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Friday, September 19, 2014

Income Tax Act - Section 45(5) - compensation of land under sec.23 , 23 A, 28 & 34 of L.A.Act by brothers as legal heirs for the land of father - whether all the brothers can be considered as AoP and whether interest is also taxable and payable by spread over the period - A.O. held that the brothers as AoP not individuals & held that taxable is payable by the date of receipt of interest - High court consider them as Individuals but not A.o.P. and held that it should be spread over from the date of dispossession to till the date of actual payment - Apex court held that since the property came from inheritance but not by formation in to association of persons - the question of Association of Persons not applicable - for the second point - interest is not taxable as it is derived from business - so the interest paid under sec.34 of LA Act is not taxable but the interest paid under Sec.28 is a part of compensation and is liable to be taxed - tax is payable whenever received but not for a spread over period - allowed the appeal = CIVIL APPEAL NO(S). 8103/2009 COMMR.OF INCOME TAX,RAJKOT Appellant(s) VERSUS GOVINDBHAI MAMAIYA Respondent(s) = 2014 - Sept. Month - http://judis.nic.in/supremecourt/filename=41908

 Income Tax Act - Section 45(5)  - compensation of land under sec.23 , 23 A, 28 & 34 of L.A.Act by brothers as legal heirs for the land of father - whether all the brothers can be considered as AoP and whether interest is also taxable and payable by spread over the period - A.O. held that the brothers as AoP not individuals & held that taxable is payable by the date of receipt of interest - High court consider them as Individuals but not AoP. and held that it should be spread over from the date of dispossession to till the date of actual payment - Apex court held that since the property came from inheritance but not by formation in to association of persons - the question of Association of Persons not applicable - for the second point - interest is not taxable as it is derived from business - so the interest paid under sec.34 of LA Act is not taxable but the interest paid under Sec.28 is a part of compensation and is liable to be taxed - tax is payable whenever received but not for a spread over period - allowed the appeal =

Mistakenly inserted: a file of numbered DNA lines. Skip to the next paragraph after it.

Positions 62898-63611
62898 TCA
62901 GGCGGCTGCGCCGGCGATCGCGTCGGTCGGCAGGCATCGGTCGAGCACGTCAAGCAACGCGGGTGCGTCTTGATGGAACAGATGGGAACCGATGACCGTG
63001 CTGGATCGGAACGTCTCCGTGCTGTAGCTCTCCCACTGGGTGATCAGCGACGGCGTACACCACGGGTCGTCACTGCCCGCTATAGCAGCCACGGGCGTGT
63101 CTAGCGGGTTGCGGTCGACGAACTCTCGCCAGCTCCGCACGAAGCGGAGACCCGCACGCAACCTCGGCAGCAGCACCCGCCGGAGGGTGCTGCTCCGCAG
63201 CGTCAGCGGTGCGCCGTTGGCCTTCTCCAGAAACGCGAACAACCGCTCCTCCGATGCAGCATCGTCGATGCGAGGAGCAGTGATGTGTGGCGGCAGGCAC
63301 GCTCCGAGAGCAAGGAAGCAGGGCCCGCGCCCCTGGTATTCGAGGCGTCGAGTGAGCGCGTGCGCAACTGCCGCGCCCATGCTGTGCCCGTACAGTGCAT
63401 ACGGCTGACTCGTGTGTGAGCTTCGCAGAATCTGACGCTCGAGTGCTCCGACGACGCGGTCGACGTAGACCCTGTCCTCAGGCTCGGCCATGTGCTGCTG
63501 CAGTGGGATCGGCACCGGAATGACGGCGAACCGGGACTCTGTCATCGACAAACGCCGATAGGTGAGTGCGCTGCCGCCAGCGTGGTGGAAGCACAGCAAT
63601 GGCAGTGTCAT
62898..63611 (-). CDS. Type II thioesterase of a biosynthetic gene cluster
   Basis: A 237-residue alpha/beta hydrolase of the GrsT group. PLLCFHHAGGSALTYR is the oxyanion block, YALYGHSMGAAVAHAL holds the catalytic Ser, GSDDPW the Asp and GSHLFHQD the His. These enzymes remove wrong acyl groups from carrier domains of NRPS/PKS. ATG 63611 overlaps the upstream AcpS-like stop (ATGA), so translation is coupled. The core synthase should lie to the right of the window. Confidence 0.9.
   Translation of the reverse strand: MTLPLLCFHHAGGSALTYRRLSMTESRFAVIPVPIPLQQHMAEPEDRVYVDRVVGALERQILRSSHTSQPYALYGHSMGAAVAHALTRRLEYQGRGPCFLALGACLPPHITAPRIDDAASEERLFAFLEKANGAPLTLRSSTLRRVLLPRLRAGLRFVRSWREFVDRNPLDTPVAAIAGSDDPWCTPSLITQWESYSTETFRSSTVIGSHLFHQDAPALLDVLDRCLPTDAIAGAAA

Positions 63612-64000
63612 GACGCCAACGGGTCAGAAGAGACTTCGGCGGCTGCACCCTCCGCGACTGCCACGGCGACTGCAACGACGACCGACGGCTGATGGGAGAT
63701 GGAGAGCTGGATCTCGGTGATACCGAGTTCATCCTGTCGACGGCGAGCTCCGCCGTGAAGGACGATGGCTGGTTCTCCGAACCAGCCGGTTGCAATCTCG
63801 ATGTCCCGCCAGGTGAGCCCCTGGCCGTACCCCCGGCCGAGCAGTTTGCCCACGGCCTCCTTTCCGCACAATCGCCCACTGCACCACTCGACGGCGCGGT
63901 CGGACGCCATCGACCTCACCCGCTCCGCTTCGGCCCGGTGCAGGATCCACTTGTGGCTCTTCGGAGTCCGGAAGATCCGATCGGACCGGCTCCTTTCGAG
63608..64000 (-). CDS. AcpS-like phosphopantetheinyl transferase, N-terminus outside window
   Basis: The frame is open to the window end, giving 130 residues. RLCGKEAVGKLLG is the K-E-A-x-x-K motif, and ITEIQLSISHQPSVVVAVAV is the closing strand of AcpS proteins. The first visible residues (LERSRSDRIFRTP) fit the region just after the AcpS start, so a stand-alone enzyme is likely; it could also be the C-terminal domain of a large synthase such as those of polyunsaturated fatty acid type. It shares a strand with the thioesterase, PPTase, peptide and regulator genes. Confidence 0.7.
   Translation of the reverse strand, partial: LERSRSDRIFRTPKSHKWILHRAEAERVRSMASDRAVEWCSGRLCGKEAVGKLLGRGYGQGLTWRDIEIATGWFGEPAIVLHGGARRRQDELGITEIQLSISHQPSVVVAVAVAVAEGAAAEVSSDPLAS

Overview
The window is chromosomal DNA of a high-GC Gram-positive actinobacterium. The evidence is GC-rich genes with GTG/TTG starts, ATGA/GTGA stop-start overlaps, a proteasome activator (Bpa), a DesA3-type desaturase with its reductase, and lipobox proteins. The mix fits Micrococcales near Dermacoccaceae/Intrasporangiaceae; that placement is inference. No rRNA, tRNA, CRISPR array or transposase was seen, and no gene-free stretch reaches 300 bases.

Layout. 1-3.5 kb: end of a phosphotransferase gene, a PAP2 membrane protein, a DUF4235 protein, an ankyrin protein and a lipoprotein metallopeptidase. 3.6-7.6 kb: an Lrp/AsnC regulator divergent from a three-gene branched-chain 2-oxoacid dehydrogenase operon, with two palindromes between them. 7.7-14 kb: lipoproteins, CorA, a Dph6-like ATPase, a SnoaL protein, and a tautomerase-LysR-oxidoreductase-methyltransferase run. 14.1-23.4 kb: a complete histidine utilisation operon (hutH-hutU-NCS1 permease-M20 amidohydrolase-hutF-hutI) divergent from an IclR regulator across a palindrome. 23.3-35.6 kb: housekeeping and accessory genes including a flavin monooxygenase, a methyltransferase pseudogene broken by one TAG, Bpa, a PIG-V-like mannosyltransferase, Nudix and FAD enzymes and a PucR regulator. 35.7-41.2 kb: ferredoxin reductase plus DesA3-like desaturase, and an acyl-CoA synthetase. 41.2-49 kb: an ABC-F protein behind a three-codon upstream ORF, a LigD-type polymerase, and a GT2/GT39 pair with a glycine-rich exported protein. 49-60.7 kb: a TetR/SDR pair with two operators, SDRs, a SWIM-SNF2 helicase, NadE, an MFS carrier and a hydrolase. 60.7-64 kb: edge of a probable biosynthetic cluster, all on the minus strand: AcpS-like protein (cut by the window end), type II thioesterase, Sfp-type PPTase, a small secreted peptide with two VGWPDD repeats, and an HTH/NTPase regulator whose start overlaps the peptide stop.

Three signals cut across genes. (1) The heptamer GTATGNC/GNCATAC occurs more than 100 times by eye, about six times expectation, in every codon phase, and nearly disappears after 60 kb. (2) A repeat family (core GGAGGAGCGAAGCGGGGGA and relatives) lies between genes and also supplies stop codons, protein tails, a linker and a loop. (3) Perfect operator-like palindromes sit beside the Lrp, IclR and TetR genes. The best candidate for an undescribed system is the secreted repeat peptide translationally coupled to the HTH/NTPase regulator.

The respondents are three brothers.  Their father  died  leaving
the land admeasuring 17 acres and 11 gunthas to the three brothers  and  two
other  persons  who  relinquished  their  rights  in  favour  of  the  three
brothers.  A part  of  this  bequeathed  land  was  acquired  by  the  State
Government and compensation was paid for it.  On  appeal,  the  compensation
amount was enhanced  and  additional  compensation  alongwith  interest  was
awarded.

3.           The  respondents  filed  their  return  of  income   for   each
assessment years claiming the status of 'individual'. 
 Two  questions  arose for consideration before the Assessing Officer. 
One was as to whether  these
three brothers could file  separate  returns  claiming  the  status  of  the
'individual' or they were to be treated as 'Association of  Persons'  (AoP).

Second question was regarding the taxability of  the  interest  on  enhanced
compensation and this interest which was received in a particular  year  was
to be assessed in the year of receipt or it could be spread over the  period
of time.=

Assessing Officer had passed the assessment order by treating  their  status
as that of a AoP.  The Assessing Officer had  also  refused  to  spread  the
interest income over the years and treated it as  taxable  in  the  year  of